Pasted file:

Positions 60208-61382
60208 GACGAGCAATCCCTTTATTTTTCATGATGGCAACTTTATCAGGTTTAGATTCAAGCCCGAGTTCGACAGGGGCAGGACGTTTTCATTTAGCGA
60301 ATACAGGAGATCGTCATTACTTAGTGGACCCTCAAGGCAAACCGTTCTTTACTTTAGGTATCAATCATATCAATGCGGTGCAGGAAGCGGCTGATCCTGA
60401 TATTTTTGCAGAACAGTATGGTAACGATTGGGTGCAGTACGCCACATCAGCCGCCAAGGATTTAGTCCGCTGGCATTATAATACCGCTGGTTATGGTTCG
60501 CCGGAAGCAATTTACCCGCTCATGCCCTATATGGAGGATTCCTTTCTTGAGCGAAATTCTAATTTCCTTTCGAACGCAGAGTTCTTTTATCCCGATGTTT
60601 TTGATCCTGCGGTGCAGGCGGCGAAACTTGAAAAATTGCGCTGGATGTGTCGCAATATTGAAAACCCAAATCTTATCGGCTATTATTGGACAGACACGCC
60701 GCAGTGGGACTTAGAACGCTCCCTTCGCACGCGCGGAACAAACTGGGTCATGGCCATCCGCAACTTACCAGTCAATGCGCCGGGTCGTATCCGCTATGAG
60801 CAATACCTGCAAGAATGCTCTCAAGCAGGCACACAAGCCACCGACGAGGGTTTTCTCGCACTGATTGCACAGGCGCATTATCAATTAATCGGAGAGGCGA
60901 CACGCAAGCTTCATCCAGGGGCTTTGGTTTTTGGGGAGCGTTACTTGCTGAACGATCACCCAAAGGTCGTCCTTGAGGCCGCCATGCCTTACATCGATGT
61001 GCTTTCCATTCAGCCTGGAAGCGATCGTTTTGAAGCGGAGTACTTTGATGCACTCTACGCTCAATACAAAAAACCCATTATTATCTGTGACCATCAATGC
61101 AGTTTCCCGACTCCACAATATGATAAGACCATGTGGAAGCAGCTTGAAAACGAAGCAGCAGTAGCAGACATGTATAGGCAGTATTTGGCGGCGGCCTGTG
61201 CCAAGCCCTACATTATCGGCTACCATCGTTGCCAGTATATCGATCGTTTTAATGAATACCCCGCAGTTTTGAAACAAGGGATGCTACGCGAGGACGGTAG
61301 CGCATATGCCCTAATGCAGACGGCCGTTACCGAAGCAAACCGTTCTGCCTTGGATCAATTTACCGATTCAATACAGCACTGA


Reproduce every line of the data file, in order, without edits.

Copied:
Positions 60208-61382
60208 GACGAGCAATCCCTTTATTTTTCATGATGGCAACTTTATCAGGTTTAGATTCAAGCCCGAGTTCGACAGGGGCAGGACGTTTTCATTTAGCGA
60301 ATACAGGAGATCGTCATTACTTAGTGGACCCTCAAGGCAAACCGTTCTTTACTTTAGGTATCAATCATATCAATGCGGTGCAGGAAGCGGCTGATCCTGA
60401 TATTTTTGCAGAACAGTATGGTAACGATTGGGTGCAGTACGCCACATCAGCCGCCAAGGATTTAGTCCGCTGGCATTATAATACCGCTGGTTATGGTTCG
60501 CCGGAAGCAATTTACCCGCTCATGCCCTATATGGAGGATTCCTTTCTTGAGCGAAATTCTAATTTCCTTTCGAACGCAGAGTTCTTTTATCCCGATGTTT
60601 TTGATCCTGCGGTGCAGGCGGCGAAACTTGAAAAATTGCGCTGGATGTGTCGCAATATTGAAAACCCAAATCTTATCGGCTATTATTGGACAGACACGCC
60701 GCAGTGGGACTTAGAACGCTCCCTTCGCACGCGCGGAACAAACTGGGTCATGGCCATCCGCAACTTACCAGTCAATGCGCCGGGTCGTATCCGCTATGAG
60801 CAATACCTGCAAGAATGCTCTCAAGCAGGCACACAAGCCACCGACGAGGGTTTTCTCGCACTGATTGCACAGGCGCATTATCAATTAATCGGAGAGGCGA
60901 CACGCAAGCTTCATCCAGGGGCTTTGGTTTTTGGGGAGCGTTACTTGCTGAACGATCACCCAAAGGTCGTCCTTGAGGCCGCCATGCCTTACATCGATGT
61001 GCTTTCCATTCAGCCTGGAAGCGATCGTTTTGAAGCGGAGTACTTTGATGCACTCTACGCTCAATACAAAAAACCCATTATTATCTGTGACCATCAATGC
61101 AGTTTCCCGACTCCACAATATGATAAGACCATGTGGAAGCAGCTTGAAAACGAAGCAGCAGTAGCAGACATGTATAGGCAGTATTTGGCGGCGGCCTGTG
61201 CCAAGCCCTACATTATCGGCTACCATCGTTGCCAGTATATCGATCGTTTTAATGAATACCCCGCAGTTTTGAAACAAGGGATGCTACGCGAGGACGGTAG
61301 CGCATATGCCCTAATGCAGACGGCCGTTACCGAAGCAAACCGTTCTGCCTTGGATCAATTTACCGATTCAATACAGCACTGA